Wild Things: Fishing Licenses Purchased Now Are Good through March 31, 2023

by KEVIN NAZE, [email protected]

If you’ve been wanting to join Wisconsin’s fishing family, now is as good of a time as any because 2022-23 fishing licenses went on sale March 1. They’re good for the remainder of this season (through March 31), as well as for the April 1, 2022 – March 31, 2023 license year. 

First-time buyers, as well as those who haven’t purchased a license in at least a decade (known as lapsed anglers), can buy for a bargain price: just $5. If you want to fish for Great Lakes salmon and trout or inland trout, you’ll need to add – and pay additionally for – stamp privileges, which are used to fund stocking and other fisheries needs. 

Residents and nonresidents aged 16 and older are required to purchase a license in order to fish. That’s more than 1 million paid anglers. No firm estimates are available, but many believe that number could easily be doubled when adding kids aged 15 and younger who aren’t required to have a license.

To browse a list of frequently asked questions about Wisconsin fishing, check out Regulations pamphlets are available wherever licenses are sold, or review them through a link at

Fishing Changes Coming

March 6 is the last day to fish in smaller Green Bay tributaries and ditches before they’re off limits to give northern pike, walleyes and other species a chance to spawn. They’ll remain closed through the end of April.

More important locally is March 15: the last date to keep yellow perch on Green Bay until May 20. The two-month closure has been in place for more than a decade and may be part of the reason for a resurgence in perch fishery.

Starting March 8, the bay walleye limit drops to one fish larger than 15 inches. That same day, the Fox River’s trophy fishery changes to a daily bag of one walleye of a 28-inch minimum size.

Right now some anglers are focusing on pike, walleye and perch that are moving shallower into bays and harbors and off creek mouths in preparation for spawning. Others are fishing deep water for whitefish, with some bonus smelt, burbot and brown trout showing up in some locations. 

Although it’s likely there will still be plenty of ice for fishing during the coming weeks, anglers must closely monitor changing conditions.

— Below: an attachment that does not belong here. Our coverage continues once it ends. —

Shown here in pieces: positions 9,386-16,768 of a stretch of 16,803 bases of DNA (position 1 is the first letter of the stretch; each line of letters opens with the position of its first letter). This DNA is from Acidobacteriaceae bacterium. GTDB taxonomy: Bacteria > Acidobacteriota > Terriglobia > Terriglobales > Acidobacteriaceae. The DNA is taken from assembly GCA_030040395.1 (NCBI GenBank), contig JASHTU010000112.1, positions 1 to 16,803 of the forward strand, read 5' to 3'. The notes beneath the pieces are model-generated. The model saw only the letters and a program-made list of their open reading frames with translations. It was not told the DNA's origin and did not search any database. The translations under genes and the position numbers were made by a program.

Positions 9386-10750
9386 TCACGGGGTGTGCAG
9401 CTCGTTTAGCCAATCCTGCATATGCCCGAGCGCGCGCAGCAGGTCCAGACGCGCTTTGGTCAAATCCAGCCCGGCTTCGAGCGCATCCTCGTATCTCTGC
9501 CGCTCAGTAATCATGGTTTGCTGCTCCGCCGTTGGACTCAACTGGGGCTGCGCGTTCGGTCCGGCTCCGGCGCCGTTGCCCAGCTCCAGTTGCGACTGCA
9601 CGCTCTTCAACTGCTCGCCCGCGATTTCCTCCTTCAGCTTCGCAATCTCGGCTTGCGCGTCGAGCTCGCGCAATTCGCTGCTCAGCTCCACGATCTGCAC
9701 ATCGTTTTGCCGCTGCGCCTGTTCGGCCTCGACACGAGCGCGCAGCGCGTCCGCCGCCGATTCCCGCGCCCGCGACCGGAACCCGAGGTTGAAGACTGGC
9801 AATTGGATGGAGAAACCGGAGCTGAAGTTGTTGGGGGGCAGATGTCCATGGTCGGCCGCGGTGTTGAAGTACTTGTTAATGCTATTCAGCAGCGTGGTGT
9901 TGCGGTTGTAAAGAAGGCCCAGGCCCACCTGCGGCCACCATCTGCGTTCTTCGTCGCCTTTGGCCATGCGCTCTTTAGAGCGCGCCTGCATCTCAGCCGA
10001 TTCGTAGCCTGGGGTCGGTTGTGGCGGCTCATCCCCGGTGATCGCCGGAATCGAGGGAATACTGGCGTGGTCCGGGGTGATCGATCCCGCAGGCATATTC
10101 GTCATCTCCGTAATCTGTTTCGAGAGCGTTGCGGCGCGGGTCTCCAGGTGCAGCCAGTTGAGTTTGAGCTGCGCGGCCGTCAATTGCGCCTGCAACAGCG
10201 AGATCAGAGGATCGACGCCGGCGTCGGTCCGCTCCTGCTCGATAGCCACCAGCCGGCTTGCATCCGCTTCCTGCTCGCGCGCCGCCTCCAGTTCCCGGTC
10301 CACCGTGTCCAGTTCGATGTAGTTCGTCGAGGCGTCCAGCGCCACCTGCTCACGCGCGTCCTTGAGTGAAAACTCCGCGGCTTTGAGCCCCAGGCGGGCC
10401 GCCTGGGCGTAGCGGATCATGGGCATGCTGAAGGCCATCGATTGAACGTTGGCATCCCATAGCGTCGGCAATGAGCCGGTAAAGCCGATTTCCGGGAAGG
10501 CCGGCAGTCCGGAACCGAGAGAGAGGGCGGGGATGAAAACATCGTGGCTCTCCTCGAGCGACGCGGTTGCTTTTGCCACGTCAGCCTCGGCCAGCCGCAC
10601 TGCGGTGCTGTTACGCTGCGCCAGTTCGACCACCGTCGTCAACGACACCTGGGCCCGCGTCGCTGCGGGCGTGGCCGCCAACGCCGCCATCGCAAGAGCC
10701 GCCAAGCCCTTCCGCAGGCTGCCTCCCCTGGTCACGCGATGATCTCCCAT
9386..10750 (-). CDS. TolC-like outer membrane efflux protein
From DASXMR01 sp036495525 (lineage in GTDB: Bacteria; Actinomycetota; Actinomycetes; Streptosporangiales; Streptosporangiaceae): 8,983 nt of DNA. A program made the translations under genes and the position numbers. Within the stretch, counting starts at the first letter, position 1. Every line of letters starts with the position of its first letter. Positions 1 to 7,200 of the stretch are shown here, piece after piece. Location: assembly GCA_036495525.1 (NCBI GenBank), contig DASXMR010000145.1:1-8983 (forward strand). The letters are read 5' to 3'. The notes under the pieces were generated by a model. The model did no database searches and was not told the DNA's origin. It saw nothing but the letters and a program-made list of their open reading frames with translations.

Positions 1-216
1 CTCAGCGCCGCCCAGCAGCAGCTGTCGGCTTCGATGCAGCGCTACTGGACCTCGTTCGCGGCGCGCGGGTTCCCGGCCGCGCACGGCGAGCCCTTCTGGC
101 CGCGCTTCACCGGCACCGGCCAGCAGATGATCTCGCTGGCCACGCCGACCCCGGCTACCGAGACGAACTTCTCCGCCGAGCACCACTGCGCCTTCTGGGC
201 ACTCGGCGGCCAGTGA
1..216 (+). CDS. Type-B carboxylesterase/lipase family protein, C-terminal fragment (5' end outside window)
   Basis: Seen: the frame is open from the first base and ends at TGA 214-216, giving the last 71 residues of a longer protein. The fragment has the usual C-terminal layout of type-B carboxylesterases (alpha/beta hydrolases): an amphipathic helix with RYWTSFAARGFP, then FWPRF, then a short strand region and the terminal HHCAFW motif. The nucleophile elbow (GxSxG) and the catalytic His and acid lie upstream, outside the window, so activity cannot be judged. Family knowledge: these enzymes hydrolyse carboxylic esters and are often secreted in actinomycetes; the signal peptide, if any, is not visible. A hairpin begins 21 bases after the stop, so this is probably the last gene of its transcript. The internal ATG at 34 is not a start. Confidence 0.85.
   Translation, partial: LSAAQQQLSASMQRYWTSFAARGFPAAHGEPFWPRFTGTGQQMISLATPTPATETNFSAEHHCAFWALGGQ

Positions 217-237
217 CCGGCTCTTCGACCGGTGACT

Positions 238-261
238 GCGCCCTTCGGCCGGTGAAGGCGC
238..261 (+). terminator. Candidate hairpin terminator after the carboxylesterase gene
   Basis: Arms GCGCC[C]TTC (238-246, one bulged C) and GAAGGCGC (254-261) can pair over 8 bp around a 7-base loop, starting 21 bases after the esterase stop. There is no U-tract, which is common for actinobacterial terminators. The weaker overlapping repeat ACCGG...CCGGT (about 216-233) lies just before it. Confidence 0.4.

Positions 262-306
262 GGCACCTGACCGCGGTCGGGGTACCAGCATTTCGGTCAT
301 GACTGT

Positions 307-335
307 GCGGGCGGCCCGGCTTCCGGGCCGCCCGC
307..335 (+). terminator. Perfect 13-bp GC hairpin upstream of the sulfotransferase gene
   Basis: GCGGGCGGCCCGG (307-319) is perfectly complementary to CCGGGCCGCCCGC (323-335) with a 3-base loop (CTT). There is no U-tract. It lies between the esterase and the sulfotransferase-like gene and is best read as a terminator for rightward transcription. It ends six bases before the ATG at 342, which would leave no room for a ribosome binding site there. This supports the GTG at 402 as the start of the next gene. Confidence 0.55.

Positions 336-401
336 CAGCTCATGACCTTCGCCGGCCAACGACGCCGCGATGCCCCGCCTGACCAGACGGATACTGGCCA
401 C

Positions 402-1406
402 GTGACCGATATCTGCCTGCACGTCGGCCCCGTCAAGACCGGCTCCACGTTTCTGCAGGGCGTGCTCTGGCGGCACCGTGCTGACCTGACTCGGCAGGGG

Thawing temperatures, rain and the midday sun that’s getting higher in the sky each day will all work to weaken the ice, causing thin spots around docks, islands, reefs and shorelines. Strong offshore winds can also open pressure cracks and strand fishers. If you haven’t been out lately, check with local bait shops for the latest conditions and areas to avoid.

Ice shelters can be used day and night on Green Bay waters through March 13; after that date, anglers may continue to use a shelter, but they must remove it daily when not in use. 

March 6 is the deadline for removing shelters on inland waters south of Highway 64, and March 13 for inland waters north of that line. If fishing the Fox River in the De Pere area, shelters must be removed daily because of rapidly changing conditions.

Trout Tournament Set

The first open-water Great Lakes fishing contest of the season is set for April 7-10 in Door and Kewaunee counties. Depending on the weather these next few weeks, it could also mean some cautious walk-on ice fishing in bayside harbors.

New this year, the Baileys Harbor Brown Trout Tournament is offering daily port prizes and more than $8,000 total in cash and prizes for the four-day event. Keep up with the latest on the event’s Facebook page, or visit

Comment on Waterfowl

Department of Natural Resources wildlife biologists will present three public hearings starting at 7 pm March 8-10 via Zoom on the proposed 2022 migratory game bird seasons. The state’s Natural Resources Board will set the final season structure – which is expected to be similar to recent years – during its April meeting. 

To join the Zoom meetings, call 312.626.6799. The meeting ID for March 8 is 854 6054 3864; for March 9, it’s 858 5613 4638; and for March 10, it’s 865 1174 4876.

Alternatively, you can learn more beginning March 8 at, and email comments about waterfowl seasons and regulations to [email protected] or [email protected].

This map shows the path of the destructive emerald ash borer through Wisconsin.

Emerald Ash Borer

Last year, the emerald ash borer was found in 90 more Wisconsin communities, including 66 townships, 14 villages and 10 cities. That brought the state’s total to 898 known communities.

The DNR said the emerald ash borer has now been found in 61 counties and believes additional unreported infestations are present.